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I am sure my pictures on the walls enjoyed their dance. I know I did.

Dhaka Burns

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Well I’m finally stumped for words. A party affiliated president, now
has the triple roles of president, head of the military and head of
the ‘neutral’ caretaker government. While rumours of a military
takeover abound, and the prime minister’s son threatens that they will
not go to the streets ’empty handed’, the news that the leader of the
opposition has not threatened immediate protests, but has rather opted
to see how the new head of the caretaker government conducts himself,
is a healthy sign. Too many lives have already been lost.
A lot of changes need to take place to erase the mistrust created. A
genuinely non partisan group of advisers need to be selected, the
election commission and the voters list, both clearly not neutral,
need to be changed, and he has to clearly demonstrate that he is no
longer a puppet. Unlikely based on his track record, but one can hope.
Given the current mood, another sham election will surely light the
fuse.
Shahidul Alam
29th October. Dhaka
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Clashes between opposition and Jamaat due to demand for neutral head of caretaker government. (upload incomplete)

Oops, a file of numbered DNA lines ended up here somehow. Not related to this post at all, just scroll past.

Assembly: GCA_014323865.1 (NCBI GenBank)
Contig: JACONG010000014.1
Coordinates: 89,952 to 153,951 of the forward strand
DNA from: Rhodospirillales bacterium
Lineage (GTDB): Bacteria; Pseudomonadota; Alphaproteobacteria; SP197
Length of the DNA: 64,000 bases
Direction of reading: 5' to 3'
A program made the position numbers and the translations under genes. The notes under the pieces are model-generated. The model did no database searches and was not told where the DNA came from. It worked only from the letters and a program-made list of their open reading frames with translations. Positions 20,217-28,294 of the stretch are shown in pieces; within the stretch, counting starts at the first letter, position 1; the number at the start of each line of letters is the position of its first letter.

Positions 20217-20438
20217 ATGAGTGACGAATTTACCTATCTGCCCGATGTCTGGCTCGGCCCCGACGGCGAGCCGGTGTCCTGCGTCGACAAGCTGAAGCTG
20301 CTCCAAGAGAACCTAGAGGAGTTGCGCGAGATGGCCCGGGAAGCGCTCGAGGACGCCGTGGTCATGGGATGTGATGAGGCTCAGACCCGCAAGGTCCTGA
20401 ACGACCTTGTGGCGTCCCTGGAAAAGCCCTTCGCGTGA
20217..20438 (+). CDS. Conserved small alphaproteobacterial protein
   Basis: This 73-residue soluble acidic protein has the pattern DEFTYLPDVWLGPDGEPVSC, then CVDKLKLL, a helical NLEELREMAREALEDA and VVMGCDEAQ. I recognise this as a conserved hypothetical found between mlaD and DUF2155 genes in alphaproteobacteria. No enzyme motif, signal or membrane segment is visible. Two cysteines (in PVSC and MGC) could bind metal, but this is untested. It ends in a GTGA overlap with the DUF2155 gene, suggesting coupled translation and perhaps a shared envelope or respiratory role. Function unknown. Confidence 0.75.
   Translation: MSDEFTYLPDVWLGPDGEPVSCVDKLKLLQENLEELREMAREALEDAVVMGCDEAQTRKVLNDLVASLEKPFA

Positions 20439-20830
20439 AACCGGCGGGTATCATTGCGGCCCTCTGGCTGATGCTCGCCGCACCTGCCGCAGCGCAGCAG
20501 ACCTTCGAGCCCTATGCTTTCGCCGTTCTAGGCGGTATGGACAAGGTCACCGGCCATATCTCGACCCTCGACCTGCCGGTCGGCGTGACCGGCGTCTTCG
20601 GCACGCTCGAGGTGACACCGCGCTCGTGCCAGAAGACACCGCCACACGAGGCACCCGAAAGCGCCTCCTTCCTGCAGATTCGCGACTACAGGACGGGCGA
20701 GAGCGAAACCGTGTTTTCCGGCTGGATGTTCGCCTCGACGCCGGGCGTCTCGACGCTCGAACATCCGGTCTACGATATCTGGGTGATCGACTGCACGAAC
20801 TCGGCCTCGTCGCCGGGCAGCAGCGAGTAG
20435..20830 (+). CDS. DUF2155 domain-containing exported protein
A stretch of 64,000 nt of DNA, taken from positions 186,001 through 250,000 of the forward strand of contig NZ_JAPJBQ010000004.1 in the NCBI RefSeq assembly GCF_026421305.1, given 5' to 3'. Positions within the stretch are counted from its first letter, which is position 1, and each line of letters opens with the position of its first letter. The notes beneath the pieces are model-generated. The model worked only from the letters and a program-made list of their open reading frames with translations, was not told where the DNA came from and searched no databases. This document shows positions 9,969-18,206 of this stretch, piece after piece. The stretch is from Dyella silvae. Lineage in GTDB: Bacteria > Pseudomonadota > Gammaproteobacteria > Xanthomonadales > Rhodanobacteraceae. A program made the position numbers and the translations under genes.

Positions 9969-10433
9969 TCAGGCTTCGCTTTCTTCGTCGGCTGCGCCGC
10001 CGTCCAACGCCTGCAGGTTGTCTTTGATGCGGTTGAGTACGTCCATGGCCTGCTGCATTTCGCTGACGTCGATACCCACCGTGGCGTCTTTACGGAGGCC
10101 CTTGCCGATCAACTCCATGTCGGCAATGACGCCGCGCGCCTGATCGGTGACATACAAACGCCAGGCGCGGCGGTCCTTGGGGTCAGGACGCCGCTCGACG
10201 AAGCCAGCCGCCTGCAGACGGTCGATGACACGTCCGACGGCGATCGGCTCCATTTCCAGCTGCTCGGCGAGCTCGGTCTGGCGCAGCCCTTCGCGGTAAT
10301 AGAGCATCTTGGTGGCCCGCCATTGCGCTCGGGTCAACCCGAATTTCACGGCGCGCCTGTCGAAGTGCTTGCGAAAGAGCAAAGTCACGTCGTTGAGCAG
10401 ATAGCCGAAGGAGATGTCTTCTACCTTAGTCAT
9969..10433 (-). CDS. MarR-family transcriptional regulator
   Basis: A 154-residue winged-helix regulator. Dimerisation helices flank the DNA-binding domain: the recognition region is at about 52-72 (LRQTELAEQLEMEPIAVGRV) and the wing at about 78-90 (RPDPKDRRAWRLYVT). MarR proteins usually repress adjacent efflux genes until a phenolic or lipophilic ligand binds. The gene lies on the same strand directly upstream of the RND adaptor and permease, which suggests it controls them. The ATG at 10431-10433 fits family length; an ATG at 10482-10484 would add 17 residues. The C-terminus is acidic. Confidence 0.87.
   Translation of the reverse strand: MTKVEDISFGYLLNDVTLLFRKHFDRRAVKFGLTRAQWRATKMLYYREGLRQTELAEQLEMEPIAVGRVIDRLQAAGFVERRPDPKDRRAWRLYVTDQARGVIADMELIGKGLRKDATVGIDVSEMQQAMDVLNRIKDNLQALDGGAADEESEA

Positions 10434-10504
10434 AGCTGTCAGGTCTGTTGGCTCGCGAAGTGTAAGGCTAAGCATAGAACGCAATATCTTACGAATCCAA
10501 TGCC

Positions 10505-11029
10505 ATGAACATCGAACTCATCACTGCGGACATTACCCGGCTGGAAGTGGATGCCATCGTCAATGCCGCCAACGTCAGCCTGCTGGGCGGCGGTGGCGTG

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Above photographs taken on 28th October 2006 by Shahidul Alam.
And today 29th October 2006, a party affiliated president, makes himself president, head of military and head of ‘neutral’ caretaker government. Today’s photographs taken by Shehab Uddin. No unauthorised copying of any kind. To publish these or high res images, contact library@drik.net. More pictures and text to follow.
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Thailand coup d'?tat

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?There?s been a coup d’?tat,? said Cherrie breaking into our meeting at the Imperial Tara Hotel in Bangkok. Some of the participants have just returned from shopping and there were little signs of the unrest that it implied. My camera had been handed in for repairs, and my first instinct was to see who had one I could borrow. Suvendu kindly and only half reluctantly offered his. Zaheer and I decided to go out, but he returned soon afterwards, seeing the pouring rain.